As I have said before, if an American citizen, with all the advantages of living in this country, access to education, who can legally work for the majority of companies in the US, are somehow disadvantaged by illegal aliens, they are pathetic. It means our education system is completely dysfunctional. If one’s competition for work is someone who can’t apply for a job with any known corporation or even speaks the language with a degree of proficiency, that is utterly shameful.

    There is nothing more dishonest in the nativist canon than the phony concern for poor americans, working class people, and legal immigrants in the system. The arguments all boil down to a level of willful ignorance and omission as to what the situation really is.

  • I’m not sure the effect is large, but it is real. George Borjas has done work in this realm the burden of which is that the posited welfare benefits from trade in labor are small (0.1% of gdp per annum) and distributed to the affluent. Low skill workers lose out. Remember Anna Quindlen defending Kimba Wood and her au pair on the New York Times op=ed page? That’s about the size of it.

    What these denominational goombas never explain is why the provision of mundane social services by congregations or by regional agencies has implications for one’s understanding of immigration as a social phenomenon. Local agencies can encounter all manner of human problems and only a fraction will be immigration related at all. As for the cousins of these people at home, they get some remittance income, but only in the case of very peculiar economies is it all that consequential for the economy as a whole. Institutional adjustment in the domestic sphere of these countries would be much more effective than small remittance flows.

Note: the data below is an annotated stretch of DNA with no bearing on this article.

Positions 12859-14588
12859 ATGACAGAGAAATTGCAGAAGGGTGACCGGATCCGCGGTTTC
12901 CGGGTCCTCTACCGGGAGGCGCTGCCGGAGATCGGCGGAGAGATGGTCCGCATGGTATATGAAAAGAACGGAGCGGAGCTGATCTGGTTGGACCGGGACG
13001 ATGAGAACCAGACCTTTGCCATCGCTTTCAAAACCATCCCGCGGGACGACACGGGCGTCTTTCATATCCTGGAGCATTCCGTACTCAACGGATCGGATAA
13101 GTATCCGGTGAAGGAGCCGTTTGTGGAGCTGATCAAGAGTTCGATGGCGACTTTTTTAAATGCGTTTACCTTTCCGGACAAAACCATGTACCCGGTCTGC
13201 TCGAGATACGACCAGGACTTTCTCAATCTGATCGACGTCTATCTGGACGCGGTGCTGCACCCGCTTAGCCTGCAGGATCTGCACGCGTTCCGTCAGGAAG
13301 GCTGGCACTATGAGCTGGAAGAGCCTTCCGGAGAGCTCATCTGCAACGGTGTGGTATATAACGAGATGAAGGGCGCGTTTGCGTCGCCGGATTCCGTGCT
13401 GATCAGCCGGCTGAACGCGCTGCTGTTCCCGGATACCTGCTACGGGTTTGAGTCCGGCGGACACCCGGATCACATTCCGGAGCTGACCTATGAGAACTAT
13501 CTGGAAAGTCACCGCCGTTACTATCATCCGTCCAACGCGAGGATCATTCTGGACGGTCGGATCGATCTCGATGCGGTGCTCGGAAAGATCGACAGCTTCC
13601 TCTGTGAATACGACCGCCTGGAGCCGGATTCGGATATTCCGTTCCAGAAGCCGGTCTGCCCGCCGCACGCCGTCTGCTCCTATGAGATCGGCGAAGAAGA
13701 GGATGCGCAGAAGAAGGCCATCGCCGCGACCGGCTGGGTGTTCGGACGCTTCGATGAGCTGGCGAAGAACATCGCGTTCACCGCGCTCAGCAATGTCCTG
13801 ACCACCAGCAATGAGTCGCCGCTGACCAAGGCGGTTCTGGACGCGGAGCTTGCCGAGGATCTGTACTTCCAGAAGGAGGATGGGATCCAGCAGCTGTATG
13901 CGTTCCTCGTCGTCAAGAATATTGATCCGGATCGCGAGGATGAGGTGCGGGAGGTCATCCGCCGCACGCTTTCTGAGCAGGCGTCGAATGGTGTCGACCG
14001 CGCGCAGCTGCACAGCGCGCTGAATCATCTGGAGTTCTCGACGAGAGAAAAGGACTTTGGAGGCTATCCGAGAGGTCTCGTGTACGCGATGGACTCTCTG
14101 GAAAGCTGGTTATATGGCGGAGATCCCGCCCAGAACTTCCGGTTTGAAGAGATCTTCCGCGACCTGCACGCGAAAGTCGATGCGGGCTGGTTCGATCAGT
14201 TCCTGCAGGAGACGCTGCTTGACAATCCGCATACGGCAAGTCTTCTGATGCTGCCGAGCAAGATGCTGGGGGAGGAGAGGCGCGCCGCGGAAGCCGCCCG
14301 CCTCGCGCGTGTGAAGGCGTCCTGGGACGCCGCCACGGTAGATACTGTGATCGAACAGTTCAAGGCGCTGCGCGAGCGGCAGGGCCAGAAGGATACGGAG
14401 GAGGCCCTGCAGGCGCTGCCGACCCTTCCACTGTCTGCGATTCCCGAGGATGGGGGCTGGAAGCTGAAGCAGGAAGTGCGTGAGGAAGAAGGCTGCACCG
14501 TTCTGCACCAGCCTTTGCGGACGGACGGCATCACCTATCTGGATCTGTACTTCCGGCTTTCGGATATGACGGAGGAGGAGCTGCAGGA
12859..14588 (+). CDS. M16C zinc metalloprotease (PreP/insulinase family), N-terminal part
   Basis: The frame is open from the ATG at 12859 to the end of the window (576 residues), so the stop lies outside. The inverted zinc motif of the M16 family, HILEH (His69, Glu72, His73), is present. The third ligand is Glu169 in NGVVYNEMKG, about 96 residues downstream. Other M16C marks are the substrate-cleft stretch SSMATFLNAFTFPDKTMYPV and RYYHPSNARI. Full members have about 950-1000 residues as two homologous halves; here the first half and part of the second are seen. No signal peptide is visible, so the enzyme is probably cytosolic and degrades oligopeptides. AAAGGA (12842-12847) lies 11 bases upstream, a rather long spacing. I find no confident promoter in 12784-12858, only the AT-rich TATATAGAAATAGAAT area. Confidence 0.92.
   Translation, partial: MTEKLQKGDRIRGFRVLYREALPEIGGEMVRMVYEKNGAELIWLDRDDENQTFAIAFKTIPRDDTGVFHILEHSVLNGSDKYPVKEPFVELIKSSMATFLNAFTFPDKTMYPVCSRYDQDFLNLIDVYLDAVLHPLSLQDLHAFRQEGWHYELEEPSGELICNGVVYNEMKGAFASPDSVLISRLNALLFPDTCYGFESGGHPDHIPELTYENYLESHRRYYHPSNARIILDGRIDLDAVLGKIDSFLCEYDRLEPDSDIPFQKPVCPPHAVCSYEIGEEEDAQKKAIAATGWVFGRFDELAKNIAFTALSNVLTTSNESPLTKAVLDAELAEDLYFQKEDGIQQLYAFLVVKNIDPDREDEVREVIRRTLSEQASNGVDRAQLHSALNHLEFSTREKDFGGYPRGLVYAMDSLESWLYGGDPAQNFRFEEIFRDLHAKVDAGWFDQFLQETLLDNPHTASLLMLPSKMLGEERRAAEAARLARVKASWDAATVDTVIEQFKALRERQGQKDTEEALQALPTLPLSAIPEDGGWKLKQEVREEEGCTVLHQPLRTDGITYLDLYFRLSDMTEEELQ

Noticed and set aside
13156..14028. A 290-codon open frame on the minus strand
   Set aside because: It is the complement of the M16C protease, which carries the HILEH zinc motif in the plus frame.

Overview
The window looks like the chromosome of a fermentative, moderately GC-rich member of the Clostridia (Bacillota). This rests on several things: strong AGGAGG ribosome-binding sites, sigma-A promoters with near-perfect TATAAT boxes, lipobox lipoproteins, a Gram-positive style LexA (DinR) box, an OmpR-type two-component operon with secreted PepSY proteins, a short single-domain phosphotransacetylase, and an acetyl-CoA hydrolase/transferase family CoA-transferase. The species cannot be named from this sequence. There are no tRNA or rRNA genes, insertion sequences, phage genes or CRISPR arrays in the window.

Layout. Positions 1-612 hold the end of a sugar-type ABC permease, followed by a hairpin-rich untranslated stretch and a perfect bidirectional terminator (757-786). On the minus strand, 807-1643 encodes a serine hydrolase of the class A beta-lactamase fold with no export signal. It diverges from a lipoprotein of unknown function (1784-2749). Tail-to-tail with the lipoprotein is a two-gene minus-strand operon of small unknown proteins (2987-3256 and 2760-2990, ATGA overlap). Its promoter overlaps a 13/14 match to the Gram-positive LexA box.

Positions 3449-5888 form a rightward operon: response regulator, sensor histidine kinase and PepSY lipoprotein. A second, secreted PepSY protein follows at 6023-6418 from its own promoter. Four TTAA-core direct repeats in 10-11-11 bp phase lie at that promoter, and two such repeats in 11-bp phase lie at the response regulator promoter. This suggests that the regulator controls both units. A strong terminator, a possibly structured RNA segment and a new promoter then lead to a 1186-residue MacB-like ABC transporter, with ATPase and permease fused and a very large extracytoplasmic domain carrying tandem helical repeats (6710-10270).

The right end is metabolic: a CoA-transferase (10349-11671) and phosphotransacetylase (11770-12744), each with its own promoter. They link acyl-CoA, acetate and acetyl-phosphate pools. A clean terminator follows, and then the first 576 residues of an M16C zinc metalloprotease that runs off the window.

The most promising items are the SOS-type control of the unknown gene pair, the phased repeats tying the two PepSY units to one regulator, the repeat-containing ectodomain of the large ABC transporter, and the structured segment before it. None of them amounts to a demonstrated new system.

And what the goombas neglect is that the people promoting immigration do so because they do not much care for the vernacular population of the United States and want such bitter-clingers to be outvoted by others more readily manipulated by the professional-managerial bourgeois. Far be it for Russell Moore to have a vague concern for the worldly interest of pew-sitting Southern Baptists.

  • Creed Pogue

    The House Republican leadership did not move a bill (ANY bill). They could have brought the Senate bill up for a vote (it probably would have passed but NOT with a majority of Republicans). They could have put together their own comprehensive bill and then thrashed it out with the Senate. They could have put together their own border security first bill to appeal to their base. But, they did NOthing because they could not bring together 218 Republicans to do ANYthing. It is highly unlikely that will change with the number of new Republicans who got elected while promising to do NOthing on immigration.

    It is highly disingenuous for anyone to claim that the President’s executive order did anything to harm the prospects of action on the Senate bill when the House GOP made it crystal clear that they weren’t going to do anything.

  • Neon Genesis

    Those evangelical Christians who will abandon the immigration reform cause because they’re throwing a hissy fit over Obama’s perfectly legit executive action reveal their true motivations and that they never really cared about immigration rights and they only cared about protecting their own reputations.

  • because they’re throwing a hissy fit over Obama’s perfectly legit executive action

    Does the Center for American Progress pay you by the word?